Premium TV is past its peak
A view from Sue Unerman

Premium TV is past its peak

Peak airtime carries a significant premium. Is it still needed to hit a high reach of the audience?

A long time ago, in full service ad agencies, TV buying was a manual, spot by spot process. One of the first rules of TV buying for new buyers was that you had to buy 70% of a TV schedule in peak airtime, i.e. between 1730 and 2300.

Most TV schedules to this day will still have a minimum of 70% peak airtime.

Back then this was very important because if you only had spots in daytime or late night you couldn’t expect to reach people who worked, people who had disposable income to spend on the products advertised.

The only way to watch TV back then was on the set in the living room, kitchen or bedroom. At home. People couldn’t take the TV with them in the way that they can now on their smartphone, tablet or laptop.

If you only had spots in daytime or late night you couldn’t expect to reach people who worked, people who had disposable income to spend on the products advertised.

Of course peak airtime cost a premium for that reason. Always had. Always will. Or will it?

It depends what the value of that peak airtime is to your schedule. Which these days will be an AV schedule and include video on demand, non-linear TV viewing, Facebook, Youtube, cinema etc.

Do you need peak airtime on linear TV, peak airtime that still carries a significant premium, to ensure that your reach of the audience is high enough?

That might depend on the time period you need to build that reach in. Is the product one that is bought on a weekly basis, or just once a year, or even once every few years?

For a brand that is not an FMCG product (so you don’t necessarily need to reach lots of the audience every week) significant money can be saved by only buying airtime outside peak. Eliminate all the linear peak airtime from your campaign, spend some of the savings on buying more off peak and save the rest.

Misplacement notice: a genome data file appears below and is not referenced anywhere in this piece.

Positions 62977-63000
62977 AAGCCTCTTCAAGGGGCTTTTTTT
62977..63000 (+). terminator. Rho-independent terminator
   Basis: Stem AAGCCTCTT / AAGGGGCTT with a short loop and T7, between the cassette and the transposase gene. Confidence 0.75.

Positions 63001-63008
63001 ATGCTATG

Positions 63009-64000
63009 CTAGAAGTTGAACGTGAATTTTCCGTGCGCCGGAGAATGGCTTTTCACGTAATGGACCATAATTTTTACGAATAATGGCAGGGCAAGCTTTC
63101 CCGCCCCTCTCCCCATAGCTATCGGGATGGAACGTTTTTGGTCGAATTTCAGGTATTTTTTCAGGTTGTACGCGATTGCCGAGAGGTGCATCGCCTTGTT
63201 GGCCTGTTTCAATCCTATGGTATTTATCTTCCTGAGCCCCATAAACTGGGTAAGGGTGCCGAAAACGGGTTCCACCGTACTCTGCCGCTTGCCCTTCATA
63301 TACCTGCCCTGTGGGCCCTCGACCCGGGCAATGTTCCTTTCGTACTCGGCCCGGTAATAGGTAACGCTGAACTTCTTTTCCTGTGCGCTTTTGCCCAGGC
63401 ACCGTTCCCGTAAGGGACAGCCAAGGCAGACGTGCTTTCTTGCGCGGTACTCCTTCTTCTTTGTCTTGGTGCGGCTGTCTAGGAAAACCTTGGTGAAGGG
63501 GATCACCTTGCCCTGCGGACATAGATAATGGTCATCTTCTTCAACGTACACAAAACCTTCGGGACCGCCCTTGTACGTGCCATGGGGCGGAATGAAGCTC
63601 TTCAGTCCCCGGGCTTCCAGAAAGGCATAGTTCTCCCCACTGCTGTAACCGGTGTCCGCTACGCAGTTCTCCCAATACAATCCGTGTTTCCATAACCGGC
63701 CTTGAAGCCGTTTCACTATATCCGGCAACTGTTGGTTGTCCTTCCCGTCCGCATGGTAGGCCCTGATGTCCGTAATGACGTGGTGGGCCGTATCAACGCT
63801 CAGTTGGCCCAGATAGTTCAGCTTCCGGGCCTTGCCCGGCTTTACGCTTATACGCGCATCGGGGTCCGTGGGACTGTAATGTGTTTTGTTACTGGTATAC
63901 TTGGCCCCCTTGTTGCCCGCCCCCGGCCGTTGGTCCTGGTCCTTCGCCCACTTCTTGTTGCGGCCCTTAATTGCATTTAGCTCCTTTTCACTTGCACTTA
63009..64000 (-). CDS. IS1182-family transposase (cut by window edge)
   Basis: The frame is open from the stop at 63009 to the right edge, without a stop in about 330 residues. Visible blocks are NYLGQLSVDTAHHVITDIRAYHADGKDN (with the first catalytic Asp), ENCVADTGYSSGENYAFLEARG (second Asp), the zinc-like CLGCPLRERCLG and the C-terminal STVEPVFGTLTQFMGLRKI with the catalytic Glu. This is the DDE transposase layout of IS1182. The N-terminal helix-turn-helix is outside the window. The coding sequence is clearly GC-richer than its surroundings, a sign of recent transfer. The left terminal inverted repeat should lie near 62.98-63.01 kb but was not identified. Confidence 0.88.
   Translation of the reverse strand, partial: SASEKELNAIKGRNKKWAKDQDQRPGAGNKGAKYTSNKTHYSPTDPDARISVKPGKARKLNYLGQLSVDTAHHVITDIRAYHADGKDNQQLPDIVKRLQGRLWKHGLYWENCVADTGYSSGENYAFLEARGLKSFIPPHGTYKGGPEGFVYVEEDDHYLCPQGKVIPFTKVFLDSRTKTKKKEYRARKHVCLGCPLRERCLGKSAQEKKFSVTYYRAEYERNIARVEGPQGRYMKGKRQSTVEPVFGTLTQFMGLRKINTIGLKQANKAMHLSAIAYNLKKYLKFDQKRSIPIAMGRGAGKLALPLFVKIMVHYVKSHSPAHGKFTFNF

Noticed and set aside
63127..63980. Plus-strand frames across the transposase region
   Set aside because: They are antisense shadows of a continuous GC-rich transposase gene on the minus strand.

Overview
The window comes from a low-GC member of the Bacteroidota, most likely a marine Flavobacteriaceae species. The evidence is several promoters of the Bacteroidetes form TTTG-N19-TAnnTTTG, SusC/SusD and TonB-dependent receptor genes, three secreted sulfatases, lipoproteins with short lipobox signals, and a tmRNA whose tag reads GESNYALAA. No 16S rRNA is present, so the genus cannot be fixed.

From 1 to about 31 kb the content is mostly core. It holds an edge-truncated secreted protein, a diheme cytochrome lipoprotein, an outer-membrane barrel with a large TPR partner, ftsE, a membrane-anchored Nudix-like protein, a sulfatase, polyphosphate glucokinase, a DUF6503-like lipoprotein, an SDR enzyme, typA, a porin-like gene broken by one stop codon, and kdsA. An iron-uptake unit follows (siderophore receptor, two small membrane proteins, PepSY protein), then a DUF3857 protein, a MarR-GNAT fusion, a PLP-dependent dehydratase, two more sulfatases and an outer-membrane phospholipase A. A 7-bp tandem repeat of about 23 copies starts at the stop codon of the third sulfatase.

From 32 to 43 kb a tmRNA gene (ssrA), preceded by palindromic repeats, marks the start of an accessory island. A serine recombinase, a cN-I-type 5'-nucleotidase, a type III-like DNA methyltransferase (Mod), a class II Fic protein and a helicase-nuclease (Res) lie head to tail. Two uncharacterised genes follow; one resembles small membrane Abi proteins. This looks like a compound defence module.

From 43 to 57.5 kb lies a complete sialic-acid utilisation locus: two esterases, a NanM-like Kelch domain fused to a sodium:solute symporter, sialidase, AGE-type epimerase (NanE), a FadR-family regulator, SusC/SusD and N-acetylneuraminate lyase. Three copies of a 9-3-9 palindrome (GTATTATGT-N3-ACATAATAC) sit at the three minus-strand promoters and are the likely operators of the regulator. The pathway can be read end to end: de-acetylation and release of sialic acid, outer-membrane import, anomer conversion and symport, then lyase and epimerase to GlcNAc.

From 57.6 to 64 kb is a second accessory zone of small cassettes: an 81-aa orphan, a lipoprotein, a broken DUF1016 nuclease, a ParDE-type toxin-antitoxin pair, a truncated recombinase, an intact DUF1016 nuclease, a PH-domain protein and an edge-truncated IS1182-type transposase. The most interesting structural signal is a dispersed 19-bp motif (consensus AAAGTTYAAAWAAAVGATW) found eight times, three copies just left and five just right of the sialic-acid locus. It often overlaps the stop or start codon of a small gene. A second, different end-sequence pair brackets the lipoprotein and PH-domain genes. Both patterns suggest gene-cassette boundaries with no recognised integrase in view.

Here’s just one example. If all the peak spots from a 400 TVR schedule were replaced with off-peak spots for an audience of housewives aged between 25 and 44, enough money can be saved to buy another 100 TVRs in off peak and to put a significant amount back into the bottom line. Or to add many more weeks on air.

Eliminate all the linear peak airtime from your campaign, spend some of the savings on buying more off peak and save the rest.

How much reach of the audience do you lose? Only 5% 1+ reach taking it from 70% to 65%.

Worried about losing fame and talkability? Clearly there are a few programmes that are exciting live events. But far fewer than there used to be. They certainly demand a premium. However talkability and sharing can be supported with a strong social media strategy, also affordable still with those savings.

If the same approach is taken for a campaign targeting 16- to 24-year-old adults, the reach actually stays as high. 1+ reach from a 400 TVR schedule on TV including peak is 59%.

The 1+ reach from a 500 TVR campaign with no peak (so remember it is much cheaper) is 59%. Money back to the bottom line or for more weeks on air or to mobile social if you want to get the audience to interact.

Lives have changed. TV viewing behaviour has changed. There’s more flexi-working than ever. More and more people are not viewing programmes live the first time they show on air (less than half of 16 to 34’s viewing is to live TV).

Some of the most premium talked about programmes only get 10% of their total consolidated audience to the first linear showing.

Begs the question. Is peak on TV past its peak and is it still worth its premium?

Sue Unerman is the chief strategy officer at MediaCom.
@sueu